First the quiz. Which part of our body cannot ache? Answer at the bottom on this page.
Last week, on Sunday, we came home after a couple of days in the hospital for a battery of tests to make sure there was no infection in her spine, which might be causing the headaches. Tests were all clear but the headache didn’t budge. On Tuesday, she had the last of four chemos in the spine and also had a little bit of blood injected in the spine to clot and stop any spinal fluid leak. Tuesday was the worst day of this week. She threw up many times and the procedures were painful too. The blood patch did the trick and the headache went away, but was replaced by backache and tummy aches, without any relief. After a day of aches and low grade fever, the clinic gave her few more nausea meds and told us to take pepcid and tums for tummy aches. As far as nausea was concerned, things settled down a bit as the week progressed but the backache and stomach ache stayed. Friday night was a bit scary as her temperature was touching 100 and we are instructed to go to the Emergency if it reaches 100.5. That’s because her body cannot fight any infections and we need to get her treated at the first sign of an infection. Oh, insider info, if you want to take a day off, use the ear thermometer. The ear one was clocking 100.5 when the oral one was 99.8. The clinic uses either the forehead or oral methods to measure temp. and not the ear one.
Today was the best day in the last 2 weeks. She is feeling relatively better as the aches down a bit, but the low grade fever is still there and so she’s a bit uneasy. When she’s feeling better she does walk around the house; the kids got some summer homework done under mama’s supervision. I’m predicting the next couple of weeks will be good for Rachana; it’s not just a hunch but a very scientific observation…. allow me to explain. I have charts and everything for this one. The picture below shows her full chemo schedule. It takes a while to get a hang of it, so buckle up. CALGB 10403 is the technical name of her treatment plan, which has four phases: Induction, Consolidation, Interim Maintenance and Delayed Intensification. IT is intrathecal which means in the spine. IV is intravenous which means in the vein. The Induction phase was done during the 30 days we stayed in the hospital in April. This coming Monday will be day 29 of the second phase. So if you look for Day 29 in the Consolidation section, you’ll see that she is scheduled to get 3 things; Cyclophosphamide through the IV, Cytarabine is an injection in the tummy which I have to continue at home on days 30, 31, and 32, and 6-Mercaptopurine is a tablet which will be for 14 days from day 29 to 42. We’ll have to go to the clinic for test and get the Cytarabine injection on day 36 and I’ll administer them at home on day 37, 38, and 39, but there is no other chemo between day 29 and 43, and THAT is the reason I’m thinking it’ll probably be a good couple of weeks for her. See, I told ya, this is grounded in scientific reality. I’ll be an unbiased reporter as the events unfold during those 14 days.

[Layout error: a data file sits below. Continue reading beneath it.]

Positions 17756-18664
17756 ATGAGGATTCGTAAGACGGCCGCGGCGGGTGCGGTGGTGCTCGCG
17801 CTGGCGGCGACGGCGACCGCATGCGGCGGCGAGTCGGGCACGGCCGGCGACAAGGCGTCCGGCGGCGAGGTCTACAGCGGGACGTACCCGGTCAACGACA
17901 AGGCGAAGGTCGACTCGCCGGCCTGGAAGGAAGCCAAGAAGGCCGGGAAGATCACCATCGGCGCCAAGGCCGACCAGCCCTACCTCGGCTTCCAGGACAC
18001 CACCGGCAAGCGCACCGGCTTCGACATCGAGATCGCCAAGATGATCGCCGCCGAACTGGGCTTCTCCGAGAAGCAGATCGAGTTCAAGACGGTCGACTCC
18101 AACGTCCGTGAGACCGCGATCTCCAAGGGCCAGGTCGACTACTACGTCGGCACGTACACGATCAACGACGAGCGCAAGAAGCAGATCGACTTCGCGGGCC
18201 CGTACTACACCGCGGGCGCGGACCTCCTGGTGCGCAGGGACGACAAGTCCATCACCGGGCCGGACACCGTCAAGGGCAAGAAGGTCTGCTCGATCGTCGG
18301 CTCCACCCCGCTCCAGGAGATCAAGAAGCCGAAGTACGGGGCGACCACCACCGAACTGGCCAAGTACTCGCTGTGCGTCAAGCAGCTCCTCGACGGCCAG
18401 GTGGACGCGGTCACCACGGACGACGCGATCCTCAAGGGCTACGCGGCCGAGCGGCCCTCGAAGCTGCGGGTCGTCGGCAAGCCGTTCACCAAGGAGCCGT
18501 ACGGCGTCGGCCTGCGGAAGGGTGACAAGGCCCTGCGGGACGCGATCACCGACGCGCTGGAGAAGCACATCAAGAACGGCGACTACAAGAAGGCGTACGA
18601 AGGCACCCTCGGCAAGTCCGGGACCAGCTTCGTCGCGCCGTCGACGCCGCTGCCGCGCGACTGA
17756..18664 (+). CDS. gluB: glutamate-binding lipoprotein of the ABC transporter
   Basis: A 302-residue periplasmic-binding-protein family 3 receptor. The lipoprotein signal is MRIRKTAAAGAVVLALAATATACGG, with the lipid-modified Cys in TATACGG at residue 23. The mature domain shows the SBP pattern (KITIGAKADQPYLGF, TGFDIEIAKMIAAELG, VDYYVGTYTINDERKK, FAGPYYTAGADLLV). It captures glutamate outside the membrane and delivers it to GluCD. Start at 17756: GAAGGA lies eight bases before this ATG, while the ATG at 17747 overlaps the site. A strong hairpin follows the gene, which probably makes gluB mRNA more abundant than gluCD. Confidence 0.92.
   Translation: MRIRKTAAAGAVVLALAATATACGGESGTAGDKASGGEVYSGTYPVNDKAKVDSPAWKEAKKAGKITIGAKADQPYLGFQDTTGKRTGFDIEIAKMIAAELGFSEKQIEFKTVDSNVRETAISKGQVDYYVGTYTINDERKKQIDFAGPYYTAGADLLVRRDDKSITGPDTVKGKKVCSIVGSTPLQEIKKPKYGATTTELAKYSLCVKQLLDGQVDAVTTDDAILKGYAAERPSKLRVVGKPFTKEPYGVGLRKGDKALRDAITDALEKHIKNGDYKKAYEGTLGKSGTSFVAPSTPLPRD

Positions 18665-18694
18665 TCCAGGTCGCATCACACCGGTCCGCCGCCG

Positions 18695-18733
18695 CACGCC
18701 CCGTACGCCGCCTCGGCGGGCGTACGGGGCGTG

Quiz Answer: Hair.
Rachana was saying, while smiling, that every part of her body has some ache and the one thing that cannot ache is almost all gone. I’m not sure where she gets her strength, but she is mentally quite solid.